Donald Trump’s dispatch of thousands of U.S. military troops to the southern border is a hastily planned campaign stunt that takes soldiers from other duties and leaves the Pentagon with the bill.
That is the assessment of current and former federal and congressional staffers and civilian military analysts who spoke to Quartz.
Some 5,200 active-duty troops are to be sent to the border with Mexico between now and mid-December, the administration announced Oct. 29, to help immigration officials “harden the border” against a caravan of asylum seekers traveling on foot. That number could increase to 15,000, Trump said Oct. 31, on top of about 2,000 National Guard troops dispatched in April.
The announcement, in the days before the Nov. 6 midterm elections, has been characterized by Trump critics, former administration officials, and even some Trump supporters as timed to tell voters that Republicans are tough on border security. The move is not addressing any legitimate security threat. “This is such an election issue for Trump,” said one former Department of Homeland Security official, who added that there’s a feeling right now in the White House that “we’re not doing enough to stop illegal immigration.”
Fox News correspondent Geraldo Rivera has chided his “friend” Trump on the move, calling it “all show.”
Wish my friend @realDonaldTrump would reconsider sending 5-15,000 troops to border. Their most daunting challenge will be setting up camps needed to house, feed& provide sanitation facilities for themselves. They will spend most of their efforts just sustaining. This is all show.— Geraldo Rivera (@GeraldoRivera) November 1, 2018
The Pentagon is scrambling
The Department of Defense is still trying to figure out where, exactly, the troops are going to come from. Homeland Security, which is in charge of border security, isn’t expected to reimburse the Pentagon for the exercise, and won’t be in charge of the troops themselves, several officials said. “The DoD Comptroller is reviewing DoD accounts to fund this mission with minimal disruption to readiness and other DoD missions,” a military spokesman told Quartz. He couldn’t give an estimate for the cost because it “planning was still underway.”
The troops will fill a hole for Homeland Security. Its Customs and Border Protection (CBP) and Immigration and Customs Enforcement (ICE) divisions have spent hundreds of millions to try to hire thousands more personnel for months, a government report shows. They’ve been unsuccessful, with CBP losing more employees than it gains, and new hires at ICE dropping, Government Executive reported in July.
Members of Congress who have oversight of the defense budget, like those on the armed services and appropriations committees, first heard about the plan to send troops to the border when they read about it in the Wall Street Journal Oct. 29, two congressional aides told Quartz.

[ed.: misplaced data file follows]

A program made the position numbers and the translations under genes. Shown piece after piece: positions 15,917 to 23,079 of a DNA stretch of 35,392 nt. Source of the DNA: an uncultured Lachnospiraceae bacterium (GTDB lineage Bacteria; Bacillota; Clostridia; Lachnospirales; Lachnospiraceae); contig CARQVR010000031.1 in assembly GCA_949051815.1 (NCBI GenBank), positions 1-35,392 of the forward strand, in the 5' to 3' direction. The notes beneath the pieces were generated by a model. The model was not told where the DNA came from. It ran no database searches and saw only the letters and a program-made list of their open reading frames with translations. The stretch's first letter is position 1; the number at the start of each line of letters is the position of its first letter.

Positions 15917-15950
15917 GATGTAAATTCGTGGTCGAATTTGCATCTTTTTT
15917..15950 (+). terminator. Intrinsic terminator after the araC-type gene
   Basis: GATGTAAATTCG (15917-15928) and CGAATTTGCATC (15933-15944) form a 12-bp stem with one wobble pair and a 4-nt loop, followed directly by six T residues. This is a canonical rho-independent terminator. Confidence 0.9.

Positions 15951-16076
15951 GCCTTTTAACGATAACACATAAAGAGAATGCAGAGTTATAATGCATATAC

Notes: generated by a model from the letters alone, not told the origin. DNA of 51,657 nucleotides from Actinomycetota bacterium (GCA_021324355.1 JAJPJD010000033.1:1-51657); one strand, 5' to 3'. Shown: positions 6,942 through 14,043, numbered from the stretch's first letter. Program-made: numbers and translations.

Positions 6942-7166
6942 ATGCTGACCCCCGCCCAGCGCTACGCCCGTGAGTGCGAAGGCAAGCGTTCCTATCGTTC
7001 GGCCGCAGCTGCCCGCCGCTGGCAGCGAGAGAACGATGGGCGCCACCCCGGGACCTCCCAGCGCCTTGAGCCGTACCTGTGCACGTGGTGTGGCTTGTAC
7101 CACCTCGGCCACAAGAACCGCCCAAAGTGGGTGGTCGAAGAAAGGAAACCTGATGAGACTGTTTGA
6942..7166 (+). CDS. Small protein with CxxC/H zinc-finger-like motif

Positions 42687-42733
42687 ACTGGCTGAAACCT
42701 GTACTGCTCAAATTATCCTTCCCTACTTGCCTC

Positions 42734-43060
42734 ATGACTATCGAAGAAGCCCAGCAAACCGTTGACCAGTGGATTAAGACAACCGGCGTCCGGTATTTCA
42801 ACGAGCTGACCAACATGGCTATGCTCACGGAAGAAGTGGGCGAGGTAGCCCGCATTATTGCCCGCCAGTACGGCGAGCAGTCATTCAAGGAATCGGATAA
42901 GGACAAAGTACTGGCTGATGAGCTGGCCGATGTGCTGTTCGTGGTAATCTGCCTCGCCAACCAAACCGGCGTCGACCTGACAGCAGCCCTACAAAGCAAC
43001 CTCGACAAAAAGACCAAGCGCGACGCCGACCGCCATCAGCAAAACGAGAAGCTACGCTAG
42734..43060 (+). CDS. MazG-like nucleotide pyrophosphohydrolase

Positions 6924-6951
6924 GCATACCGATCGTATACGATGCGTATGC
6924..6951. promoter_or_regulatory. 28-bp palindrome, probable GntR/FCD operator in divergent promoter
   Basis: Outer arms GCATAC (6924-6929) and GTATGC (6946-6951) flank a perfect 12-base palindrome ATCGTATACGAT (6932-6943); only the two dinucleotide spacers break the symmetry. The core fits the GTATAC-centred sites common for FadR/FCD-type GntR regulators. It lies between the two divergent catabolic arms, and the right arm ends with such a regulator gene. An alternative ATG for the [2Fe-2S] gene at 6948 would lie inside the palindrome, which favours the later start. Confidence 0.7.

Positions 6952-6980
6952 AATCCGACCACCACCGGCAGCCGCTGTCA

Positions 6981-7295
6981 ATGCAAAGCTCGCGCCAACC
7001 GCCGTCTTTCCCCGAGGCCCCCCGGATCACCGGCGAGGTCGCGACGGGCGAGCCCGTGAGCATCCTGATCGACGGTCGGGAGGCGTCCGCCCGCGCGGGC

The total number of troops that could be dispatched are just a tiny fraction of the U.S. military’s approximately 1.3 million active-duty personnel. While the exercise is expected to cost tens of millions, it’s a drop in the bucket compared to the Defense Department’s annual budget of more than $700 billion. But it takes away from other things the U.S. military should be doing, defense experts said. Previous presidents’ assignment of troops to the border to control immigration have been criticized as costly mistakes by the federal government itself.
“The cost can pretty easily be absorbed within existing funds for operations and maintenance,” said Todd Harrison, director of defense budget analysis at the Center for Strategic and International Studies. ”The bigger question is the opportunity cost of this, because the troops deployed for this activity will not be ready and available for other contingencies that may arise,” he said, and they could miss training exercises which will need to be made up in the future.
And what will troops do?
Some military veterans have criticized the troop mobilization, saying it will keep military personnel away from their families to fight a non-existent threat. Questions also remain about what, exactly, the troops will do, a situation that mirrors past, fraught dispatches of troops. “There has historically been some cordial disagreements between the DoD and DHS around what these troops are supposed to be doing,” said Blas Nunez-Neto, a senior policy researcher with the Rand Corporation. Troops sent to the border in recent years have wanted to do sophisticated security-focused work, like high-tech surveillance, and were instead assigned to fix infrastructure like roads and fencing instead, he noted.
Air Force general Terrence J. O’Shaughnessy, who will be in charge of the operation, said Oct. 29 the troops would come with transport planes, heavy equipment and razor wire. He didn’t explain what the troops will be doing beyond “supporting CBP in hardening the southwest border.” A DHS spokeswoman couldn’t provide any further information.
Arizona National Guard troops dispatched to the border on Trump’s order in April are, quite literally, shoveling shit: they’re cleaning up after CBP agents’ horses, as well as fixing their vehicles’ flat tires, Politico reported in June.